Details to Consider Before Accepting a Summer Internship

By Julia Dunn on April 18, 2017
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Congratulations! After all of those applications, recruiting individuals to write your recommendation letters, and perfecting your resume, you have been offered a summer internship.

But wait — don’t accept it right away!

Although you might be very excited for the opportunity, give yourself at least a day before formally accepting the offer. You’ll want to consider all aspects involved in the offer before making a hasty decision. Here are some key details to consider before you hit “reply” to accept the internship:

1. Will it advance, complement, or widen my skill set?

Students tend to gravitate towards positions that fit their skill sets, which makes lots of sense — but it’s most advantageous to pursue positions that will also diversify your skills or add to what you already know.

If you’ve spent the last year working a marketing job focused on making outreach materials like flyers, social media banners and the like, you won’t necessarily gain a bunch of newer skills by accepting an internship that has a job description nearly identical to your present or past job descriptions.

Image via Pixabay.com

A good rule of thumb? Take an internship that matches your strongest skills, but which will still challenge you and require expansion on these skills. This way, you’ll feel confident and capable enough to produce great work, but won’t be bored or stuck in a static position that isn’t actually teaching you what you don’t already know.

2. Is the position paid or unpaid?

Unpaid internships tend to only work for students who have enough socioeconomic privilege to be able to accept them. If you’re a low-income student with minimal to no family financial support, you’ll want to consider whether the internship you’ve been offered will support you financially.

If not, and you still really want the internship, you’ll likely realize the need to get a part-time job in addition to the internship. In that case, you’ll want to make sure you’ve understood the schedule you’d be following for the internship so that you can look for side jobs you could schedule around your open hours.

If you really need to make money this summer, you wouldn’t want to accept an unpaid internship that could potentially put you in financial danger if you didn’t have another job lined up. You only have so many hours you can work each week in summer before you burn out, so also make sure to factor in time for self-care. A part-time internship and a part-time job could equal 40-hour work weeks that leave you without time to relax and actually decompress from the school year.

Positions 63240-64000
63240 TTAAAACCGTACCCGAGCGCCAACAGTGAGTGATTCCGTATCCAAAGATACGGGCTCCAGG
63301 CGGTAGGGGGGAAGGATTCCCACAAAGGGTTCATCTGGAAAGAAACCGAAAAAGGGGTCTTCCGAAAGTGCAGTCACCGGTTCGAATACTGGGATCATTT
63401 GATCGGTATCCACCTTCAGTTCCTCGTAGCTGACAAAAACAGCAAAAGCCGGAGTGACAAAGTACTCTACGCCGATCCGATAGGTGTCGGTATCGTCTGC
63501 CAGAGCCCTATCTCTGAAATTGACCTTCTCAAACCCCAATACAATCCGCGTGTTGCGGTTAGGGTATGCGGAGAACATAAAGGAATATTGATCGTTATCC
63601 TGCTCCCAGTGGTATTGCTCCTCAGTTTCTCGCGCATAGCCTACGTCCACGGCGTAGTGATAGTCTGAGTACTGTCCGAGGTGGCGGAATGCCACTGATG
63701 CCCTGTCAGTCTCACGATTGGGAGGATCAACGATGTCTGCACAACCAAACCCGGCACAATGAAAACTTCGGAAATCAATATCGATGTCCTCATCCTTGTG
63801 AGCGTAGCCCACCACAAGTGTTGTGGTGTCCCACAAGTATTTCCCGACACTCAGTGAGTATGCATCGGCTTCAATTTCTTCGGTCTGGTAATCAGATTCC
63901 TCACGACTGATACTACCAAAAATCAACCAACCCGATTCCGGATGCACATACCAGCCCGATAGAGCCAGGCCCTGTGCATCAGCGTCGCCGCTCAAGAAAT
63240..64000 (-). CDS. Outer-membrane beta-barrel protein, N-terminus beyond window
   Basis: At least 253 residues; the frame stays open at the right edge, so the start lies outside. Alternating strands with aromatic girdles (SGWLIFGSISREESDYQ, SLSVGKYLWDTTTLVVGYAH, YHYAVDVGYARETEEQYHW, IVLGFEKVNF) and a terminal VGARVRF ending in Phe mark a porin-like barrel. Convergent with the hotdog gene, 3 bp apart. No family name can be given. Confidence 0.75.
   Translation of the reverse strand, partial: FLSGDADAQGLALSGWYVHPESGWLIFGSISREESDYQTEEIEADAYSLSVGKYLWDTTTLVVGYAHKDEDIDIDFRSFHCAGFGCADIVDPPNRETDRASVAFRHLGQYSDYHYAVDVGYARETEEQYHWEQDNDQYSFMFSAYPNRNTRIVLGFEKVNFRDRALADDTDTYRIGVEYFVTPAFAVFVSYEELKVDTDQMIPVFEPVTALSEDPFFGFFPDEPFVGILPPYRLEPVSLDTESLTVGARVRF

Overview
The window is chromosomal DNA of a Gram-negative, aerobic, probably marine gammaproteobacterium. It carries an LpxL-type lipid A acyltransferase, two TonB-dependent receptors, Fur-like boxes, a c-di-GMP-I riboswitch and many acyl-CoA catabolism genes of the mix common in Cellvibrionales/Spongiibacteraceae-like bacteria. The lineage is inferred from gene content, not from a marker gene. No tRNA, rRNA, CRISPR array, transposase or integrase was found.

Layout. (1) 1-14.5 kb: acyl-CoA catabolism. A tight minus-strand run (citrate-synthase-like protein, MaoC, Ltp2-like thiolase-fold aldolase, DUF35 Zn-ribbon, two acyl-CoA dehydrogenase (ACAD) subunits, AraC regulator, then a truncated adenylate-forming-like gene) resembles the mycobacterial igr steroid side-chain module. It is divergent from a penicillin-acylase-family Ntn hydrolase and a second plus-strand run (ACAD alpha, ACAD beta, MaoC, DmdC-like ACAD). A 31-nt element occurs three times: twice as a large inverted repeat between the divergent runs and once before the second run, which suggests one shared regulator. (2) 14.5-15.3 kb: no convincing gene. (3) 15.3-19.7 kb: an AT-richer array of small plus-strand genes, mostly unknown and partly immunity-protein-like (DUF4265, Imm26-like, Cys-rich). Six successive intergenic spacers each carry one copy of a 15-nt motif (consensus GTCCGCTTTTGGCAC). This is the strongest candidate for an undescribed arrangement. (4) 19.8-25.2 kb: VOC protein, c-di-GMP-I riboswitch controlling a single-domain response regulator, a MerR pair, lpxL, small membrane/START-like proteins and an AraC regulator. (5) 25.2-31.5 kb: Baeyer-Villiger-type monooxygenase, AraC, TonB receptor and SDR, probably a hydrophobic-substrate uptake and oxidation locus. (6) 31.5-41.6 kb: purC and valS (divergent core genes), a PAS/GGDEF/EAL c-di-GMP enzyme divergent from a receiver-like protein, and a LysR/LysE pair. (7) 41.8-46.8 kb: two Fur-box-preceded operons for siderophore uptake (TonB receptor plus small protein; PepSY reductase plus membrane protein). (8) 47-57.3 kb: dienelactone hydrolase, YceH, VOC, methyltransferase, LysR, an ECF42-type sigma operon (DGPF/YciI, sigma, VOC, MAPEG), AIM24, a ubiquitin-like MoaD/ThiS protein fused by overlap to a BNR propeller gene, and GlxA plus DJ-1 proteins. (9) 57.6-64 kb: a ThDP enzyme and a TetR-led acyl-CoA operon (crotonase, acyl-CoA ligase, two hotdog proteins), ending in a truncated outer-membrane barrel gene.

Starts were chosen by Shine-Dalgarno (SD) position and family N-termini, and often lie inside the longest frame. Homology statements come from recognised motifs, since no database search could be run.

3. Where is it?

Transportation can be one of the largest barriers to being able to work an internship. If you’re offered a position that requires you to start working at 8 a.m. but you live across town and don’t have a car, you’ll need to rethink whether you’ll be able to actually access the internship office. You should consider public transportation or the cost of driving to the internship each day (if you have a car).

4. Is it flexible?

You might want to take a fun weekend trip or two this summer or fly across the state to a friend’s graduation party. If you’re offered an internship with rigid hours and little flexibility, factor this into your decision — you may miss a little bit of summer fun (not all of it, but maybe some) if your internship is built with no wiggle room in it.

5. Does it really interest you?

If it didn’t, you probably wouldn’t have applied for the position in the first place — but when you receive an internship offer (and especially when you receive multiple offers), you should reevaluate the reason you applied. If the internship duties don’t excite you at all, you probably shouldn’t accept it. If you applied to internships that are paid but don’t have anything to do with topics and fields you enjoy, weigh the positives and negatives to see what you’re actually sacrificing.

Knowing these considerations, make a list of the most important qualities you’re looking for in an internship. What do you need to prioritize? What are your criteria? Identifying what’s most important to you logistics-wise will help you determine whether to take the internship. Another way to decide? Imagine that you just turned down the offer, or that you weren’t offered the internship, and pay attention to your initial emotional reaction to it. Did you feel relieved when you imagined turning it down, or did you feel upset?

If you have a strong negative reaction to the idea of not having the internship, it could mean you should take the position. It’s worth congratulating yourself either way for the effort you put into your applications and interviews – internships aren’t always easy to land! Even if you turn down the offer, you’ve still achieved success, and you certainly deserve a celebratory ice cream trip or a dinner adventure with friends.

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By Julia Dunn

Uloop Writer
I'm Julia, a third-year Literature (Creative Writing: Poetry) and Biology double major at the University of California, Santa Cruz. I am an editor/signer for Chinquapin Literary Magazine (the longest student-run literary magazine at UC Santa Cruz) and 1 of Uloop's 10 National Columnists as well as the Campus Editor for Uloop at UCSC. I am a memoirist, poet, and lover of literature and experimental writing!

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